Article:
Hyperpolarization-Activated Cyclic Nucleotide-Gated Channels and T-Type Calcium Channels Confer Automaticity of Embryonic Stem Cell-Derived Cardiomyocytes

Authors

  • Kentoku Yanagi,

    1. Laboratory of Stem Cell Differentiation, Stem Cell Research Center, Institute for Frontier Medical Sciences, Kyoto University, Kyoto, Japan
    2. First Department of Surgery, University of Toyama Graduate School of Medicine, Toyama, Japan
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  • Makoto Takano,

    1. Department of Physiology, Faculty of Medicine, Jichi Medical University, Tochigi, Japan
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  • Genta Narazaki,

    1. Laboratory of Stem Cell Differentiation, Stem Cell Research Center, Institute for Frontier Medical Sciences, Kyoto University, Kyoto, Japan
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  • Hideki Uosaki,

    1. Laboratory of Stem Cell Differentiation, Stem Cell Research Center, Institute for Frontier Medical Sciences, Kyoto University, Kyoto, Japan
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  • Takuhiro Hoshino,

    1. Laboratory of Stem Cell Differentiation, Stem Cell Research Center, Institute for Frontier Medical Sciences, Kyoto University, Kyoto, Japan
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  • Takahiro Ishii,

    1. Department of Physiology, Graduate School of Medicine, Kyoto University, Kyoto, Japan
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  • Takurou Misaki,

    1. First Department of Surgery, University of Toyama Graduate School of Medicine, Toyama, Japan
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  • Jun K. Yamashita M.D., Ph.D.

    Corresponding author
    1. Laboratory of Stem Cell Differentiation, Stem Cell Research Center, Institute for Frontier Medical Sciences, Kyoto University, Kyoto, Japan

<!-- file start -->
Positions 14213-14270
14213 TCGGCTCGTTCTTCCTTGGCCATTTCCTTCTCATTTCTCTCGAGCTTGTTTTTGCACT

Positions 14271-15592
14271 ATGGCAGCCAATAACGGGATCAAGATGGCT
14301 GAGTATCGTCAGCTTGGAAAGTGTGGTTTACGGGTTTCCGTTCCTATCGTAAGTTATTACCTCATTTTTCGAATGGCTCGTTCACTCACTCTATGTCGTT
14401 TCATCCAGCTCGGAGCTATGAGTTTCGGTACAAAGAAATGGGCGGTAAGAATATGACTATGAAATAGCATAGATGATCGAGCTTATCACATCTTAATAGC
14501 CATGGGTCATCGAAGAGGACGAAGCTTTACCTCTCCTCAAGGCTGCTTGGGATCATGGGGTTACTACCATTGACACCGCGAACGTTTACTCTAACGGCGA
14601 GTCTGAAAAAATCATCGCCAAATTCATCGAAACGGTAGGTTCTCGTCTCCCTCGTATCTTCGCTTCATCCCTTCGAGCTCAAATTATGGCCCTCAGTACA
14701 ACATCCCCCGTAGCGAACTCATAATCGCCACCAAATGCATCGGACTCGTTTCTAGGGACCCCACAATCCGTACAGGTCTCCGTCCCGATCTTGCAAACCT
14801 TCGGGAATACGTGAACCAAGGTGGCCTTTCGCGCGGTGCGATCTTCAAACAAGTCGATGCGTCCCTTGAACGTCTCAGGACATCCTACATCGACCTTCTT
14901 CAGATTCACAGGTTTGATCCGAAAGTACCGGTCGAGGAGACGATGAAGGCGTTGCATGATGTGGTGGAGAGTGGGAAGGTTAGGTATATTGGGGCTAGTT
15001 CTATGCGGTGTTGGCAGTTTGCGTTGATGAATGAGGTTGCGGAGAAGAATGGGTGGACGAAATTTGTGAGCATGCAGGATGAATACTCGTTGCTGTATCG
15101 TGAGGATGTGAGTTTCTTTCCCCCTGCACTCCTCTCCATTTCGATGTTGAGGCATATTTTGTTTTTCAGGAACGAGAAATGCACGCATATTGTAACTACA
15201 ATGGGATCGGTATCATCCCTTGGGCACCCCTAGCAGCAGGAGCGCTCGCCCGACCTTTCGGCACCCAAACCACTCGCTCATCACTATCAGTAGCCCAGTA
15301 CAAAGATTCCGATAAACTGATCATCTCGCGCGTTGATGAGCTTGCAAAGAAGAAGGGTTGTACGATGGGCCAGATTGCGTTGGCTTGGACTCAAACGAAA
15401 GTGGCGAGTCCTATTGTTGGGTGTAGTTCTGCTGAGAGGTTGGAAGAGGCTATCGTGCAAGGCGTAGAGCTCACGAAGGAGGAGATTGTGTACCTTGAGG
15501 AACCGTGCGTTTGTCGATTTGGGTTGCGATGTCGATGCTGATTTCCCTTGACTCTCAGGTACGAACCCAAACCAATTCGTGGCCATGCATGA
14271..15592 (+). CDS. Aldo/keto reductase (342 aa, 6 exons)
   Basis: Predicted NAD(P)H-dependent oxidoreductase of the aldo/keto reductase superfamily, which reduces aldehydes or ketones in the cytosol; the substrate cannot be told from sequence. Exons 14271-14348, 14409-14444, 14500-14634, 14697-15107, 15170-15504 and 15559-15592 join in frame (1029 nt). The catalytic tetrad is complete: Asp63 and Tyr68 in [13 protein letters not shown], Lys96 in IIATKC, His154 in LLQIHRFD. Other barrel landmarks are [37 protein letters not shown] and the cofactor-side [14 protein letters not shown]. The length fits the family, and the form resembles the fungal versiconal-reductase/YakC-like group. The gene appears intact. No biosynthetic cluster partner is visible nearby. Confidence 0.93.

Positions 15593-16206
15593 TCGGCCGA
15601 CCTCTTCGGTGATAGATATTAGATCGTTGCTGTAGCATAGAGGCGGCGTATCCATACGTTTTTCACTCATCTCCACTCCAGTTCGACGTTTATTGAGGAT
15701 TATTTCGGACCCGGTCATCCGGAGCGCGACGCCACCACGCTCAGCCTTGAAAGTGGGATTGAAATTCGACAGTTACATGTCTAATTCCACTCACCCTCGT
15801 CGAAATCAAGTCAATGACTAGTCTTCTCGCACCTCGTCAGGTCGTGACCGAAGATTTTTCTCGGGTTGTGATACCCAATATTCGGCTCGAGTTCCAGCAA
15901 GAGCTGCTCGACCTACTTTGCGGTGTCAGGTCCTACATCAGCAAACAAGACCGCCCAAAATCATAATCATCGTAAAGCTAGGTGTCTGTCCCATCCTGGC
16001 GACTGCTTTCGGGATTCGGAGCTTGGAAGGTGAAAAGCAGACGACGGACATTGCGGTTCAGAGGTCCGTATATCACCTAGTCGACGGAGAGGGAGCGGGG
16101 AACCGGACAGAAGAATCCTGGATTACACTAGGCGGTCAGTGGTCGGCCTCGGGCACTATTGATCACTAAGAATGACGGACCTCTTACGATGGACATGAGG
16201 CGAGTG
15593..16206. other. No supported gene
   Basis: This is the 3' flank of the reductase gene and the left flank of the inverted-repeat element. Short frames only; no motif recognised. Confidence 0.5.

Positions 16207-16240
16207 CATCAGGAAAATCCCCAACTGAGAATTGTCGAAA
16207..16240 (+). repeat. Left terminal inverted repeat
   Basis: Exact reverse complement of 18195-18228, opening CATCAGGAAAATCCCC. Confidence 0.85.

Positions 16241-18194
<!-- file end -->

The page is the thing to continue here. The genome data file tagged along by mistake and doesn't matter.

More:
2. PRESTO, Japan Science and Technology Agency, Tokyo, Japan
    • Laboratory of Stem Cell Differentiation, Stem Cell Research Center, Institute for Frontier Medical Sciences, Kyoto University, 53 Shogoin Kawahara-cho, Sakyo-ku, Kyoto 606-8507, Japan. Telephone: +81-75-751-3853; Fax: +81-75-751-4824
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Abstract

Regeneration of cardiac pacemakers is an important target of cardiac regeneration. Previously, we developed a novel embryonic stem (ES) cell differentiation system that could trace cardiovascular differentiation processes at the cellular level. In the present study, we examine expressions and functions of ion channels in ES cell-derived cardiomyocytes during their differentiation and identify ion channels that confer their automaticity. ES cell-derived Flk1+ mesoderm cells give rise to spontaneously beating cardiomyocytes on OP9 stroma cells. Spontaneously beating colonies observed at day 9.5 of Flk1+ cell culture (Flk-d9.5) were significantly decreased at Flk-d23.5. Expressions of ion channels in pacemaker cells hyperpolarization-activated cyclic nucleotide-gated (HCN)1 and -4 and voltage-gated calcium channel (Cav)3.1 and -3.2 were significantly decreased in purified cardiomyocytes at Flk-d23.5 compared with at Flk-d9.5, whereas expression of an atrial and ventricular ion channel, inward rectifier potassium channel (Kir)2.1, did not change. Blockade of HCNs and Cav ion channels significantly inhibited beating rates of cardiomyocyte colonies. Electrophysiological studies demonstrated that spontaneously beating cardiomyocytes at Flk-d9.5 showed almost similar features to those of the native mouse sinoatrial node except for relatively deep maximal diastolic potential and faster maximal upstroke velocity. Although ∼60% of myocytes at Flk-d23.5 revealed almost the same properties as those at Flk-d9.5, ∼40% of myocytes showed loss of HCN and decreased Cav3 currents and ceased spontaneous beating, with no remarkable increase of Kir2.1. Thus, HCN and Cav3 ion channels should be responsible for the maintenance of automaticity in ES cell-derived cardiomyocytes. Controlled regulation of these ion channels should be required to generate complete biological pacemakers.

Disclosure of potential conflicts of interest is found at the end of this article.

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